The 2005 family road comedy "Are We There Yet?" was not, by any stretch of the interstate or the imagination, a good film.
Yet it held undeniable appeal: Through its tale of a bachelor terrorized, "Home Alone"-style, by two kids, we saw the completion of Ice Cube's slow transformation into Tim Allen.
There also were a few moments when pranks perpetrated by the kids came as a surprise. Such unpredictability is missing from the flat sequel, "Are We Done Yet?" which opens today. Monterrey Bay Aquarium
When now-family man Nick Persons (Ice Cube) steps onto the roof of his crumbling dream house, we know his footing won't be solid for long. When his family, which includes his nemeses-turned-stepchildren, sits down to dinner, it's only a matter of time before the chandelier becomes a side dish.
The slipshod slapstick begins even before Nick, pregnant wife Suzanne (Nia Long) and her kids, Lindsey and Kevin (Aleisha Allen and Philip Daniel Bolden), move to the suburbs. A morning of family high jinks in Nick's now-cramped bachelor pad will leave him, quite literally, with egg on his face.
"Are We Done Yet?" is labored in origin as well as in execution, with credits that would take a crane to lift. Directed by Steve Carr, the film is a sequel but also based on the 1948 Cary Grant film "Mr. Blandings Builds His Dream House," already evoked by the Tom Hanks comedy "The Money Pit."
In accommodating its construction-nightmare premise, the film practically abandons the family angle. Long's character, who showed verve as a working single mom in the first film, comes off here as alternately unsupportive and clueless.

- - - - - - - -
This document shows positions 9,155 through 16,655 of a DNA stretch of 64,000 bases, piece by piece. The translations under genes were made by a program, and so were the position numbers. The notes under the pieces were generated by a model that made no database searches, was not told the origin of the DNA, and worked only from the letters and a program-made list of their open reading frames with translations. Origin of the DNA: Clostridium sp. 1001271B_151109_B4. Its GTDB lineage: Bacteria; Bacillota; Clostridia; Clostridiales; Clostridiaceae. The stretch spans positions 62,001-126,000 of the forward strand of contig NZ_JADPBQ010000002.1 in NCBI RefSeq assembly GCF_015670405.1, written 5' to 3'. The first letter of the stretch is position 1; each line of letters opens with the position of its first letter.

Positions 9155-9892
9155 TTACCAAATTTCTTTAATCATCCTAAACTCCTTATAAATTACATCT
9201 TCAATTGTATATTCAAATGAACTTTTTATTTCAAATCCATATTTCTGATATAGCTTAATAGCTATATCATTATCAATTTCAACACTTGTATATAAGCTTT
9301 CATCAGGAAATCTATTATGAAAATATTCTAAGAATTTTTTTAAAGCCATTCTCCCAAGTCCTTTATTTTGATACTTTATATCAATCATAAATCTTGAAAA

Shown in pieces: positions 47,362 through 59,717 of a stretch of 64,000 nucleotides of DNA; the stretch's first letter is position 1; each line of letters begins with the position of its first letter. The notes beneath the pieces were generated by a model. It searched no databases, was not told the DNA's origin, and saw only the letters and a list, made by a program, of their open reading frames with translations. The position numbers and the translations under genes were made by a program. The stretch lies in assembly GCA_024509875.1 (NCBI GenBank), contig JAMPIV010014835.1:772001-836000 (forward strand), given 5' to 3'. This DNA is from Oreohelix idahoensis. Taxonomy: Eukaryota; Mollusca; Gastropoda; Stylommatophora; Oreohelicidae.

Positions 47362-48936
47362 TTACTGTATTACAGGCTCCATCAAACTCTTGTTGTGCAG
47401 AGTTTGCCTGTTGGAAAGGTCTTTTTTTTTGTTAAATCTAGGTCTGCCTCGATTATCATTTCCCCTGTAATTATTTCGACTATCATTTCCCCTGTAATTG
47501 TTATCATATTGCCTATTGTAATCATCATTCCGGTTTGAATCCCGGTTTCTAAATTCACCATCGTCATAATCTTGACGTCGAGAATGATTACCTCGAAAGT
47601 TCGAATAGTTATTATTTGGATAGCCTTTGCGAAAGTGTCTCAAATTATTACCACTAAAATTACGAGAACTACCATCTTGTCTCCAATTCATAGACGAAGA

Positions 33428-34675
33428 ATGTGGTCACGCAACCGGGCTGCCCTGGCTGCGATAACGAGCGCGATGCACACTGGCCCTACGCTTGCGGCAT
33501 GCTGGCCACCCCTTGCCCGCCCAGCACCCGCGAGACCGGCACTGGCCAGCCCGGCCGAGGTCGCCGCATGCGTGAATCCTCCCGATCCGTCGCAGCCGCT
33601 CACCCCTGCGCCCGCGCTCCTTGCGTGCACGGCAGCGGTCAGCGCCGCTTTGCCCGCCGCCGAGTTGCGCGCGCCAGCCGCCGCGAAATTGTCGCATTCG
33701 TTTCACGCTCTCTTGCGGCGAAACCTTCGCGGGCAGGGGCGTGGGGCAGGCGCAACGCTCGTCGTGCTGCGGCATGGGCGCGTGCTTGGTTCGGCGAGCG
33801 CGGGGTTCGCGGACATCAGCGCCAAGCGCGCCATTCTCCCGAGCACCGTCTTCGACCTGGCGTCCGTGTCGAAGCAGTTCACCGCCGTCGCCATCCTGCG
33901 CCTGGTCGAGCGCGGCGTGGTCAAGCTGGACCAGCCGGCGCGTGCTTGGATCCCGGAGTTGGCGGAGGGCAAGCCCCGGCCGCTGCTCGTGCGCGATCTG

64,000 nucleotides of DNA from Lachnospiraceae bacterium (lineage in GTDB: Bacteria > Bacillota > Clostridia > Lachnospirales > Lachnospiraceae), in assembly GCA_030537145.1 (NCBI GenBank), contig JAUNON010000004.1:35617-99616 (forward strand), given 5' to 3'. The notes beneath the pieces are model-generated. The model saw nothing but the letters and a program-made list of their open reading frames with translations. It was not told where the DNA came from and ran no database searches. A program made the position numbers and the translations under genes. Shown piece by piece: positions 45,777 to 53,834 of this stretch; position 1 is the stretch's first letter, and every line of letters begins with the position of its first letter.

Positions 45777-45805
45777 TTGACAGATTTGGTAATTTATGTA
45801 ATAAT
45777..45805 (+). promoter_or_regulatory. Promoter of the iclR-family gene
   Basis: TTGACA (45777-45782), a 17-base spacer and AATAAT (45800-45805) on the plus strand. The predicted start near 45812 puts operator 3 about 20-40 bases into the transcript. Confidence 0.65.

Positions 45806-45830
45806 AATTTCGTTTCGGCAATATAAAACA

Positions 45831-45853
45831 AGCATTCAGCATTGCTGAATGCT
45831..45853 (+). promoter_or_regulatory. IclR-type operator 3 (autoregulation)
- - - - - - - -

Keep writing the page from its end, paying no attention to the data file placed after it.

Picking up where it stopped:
Suzanne seems fine, for instance, with having to track down Nick at a bar to show him a sonogram photo. Given that he works at home on his own magazine, Nick could have found the time to accompany his wife to the doctor's office.
The kids barely factor into the story once the family makes its move. Nick is too consumed with noise being made by construction crews to bond with Kevin, and the now-teenage Lindsey spends her time on the phone with friends back in the city.
Though gorgeous on the surface, the family's huge, late-19th-century home shows signs of big trouble from Day One. After Nick fails in an attempt to do his own repairs, he calls Chuck Mitchell (John C. McGinley), the local real estate guy, contractor and midwife.
This ethically dubious Chuck-of-all-trades vexes Nick to no end. Yet their relationship is the only one in the film with even a hint of arc.
McGinley, from NBC's "Scrubs," is a stalwart comic actor who never makes a false move onscreen. Unfortunately, his fine work is wasted in films such as this one and "Wild Hogs."
Though this is ostensibly a family film, it's hard to imagine kids being fascinated by all the construction talk. Even the charismatic Tahj Mowry, as a local boy who makes the suburbs look a little brighter to Lindsey, can't offset a subplot about dry rot.
Playing a character who is often frustrated or stressed out keeps Cube in dour mode for most of the picture. But he's winning in a scene in which Nick discovers, upon first touring the house, that the bathroom contains a private toilet stall.
As Nick imagines the possibilities, Ice Cube's face lights up in wonder. In most films, a bathroom-related joke would represent the lowest form of humor. In this one, it's a highlight.
*1/2 out of four stars.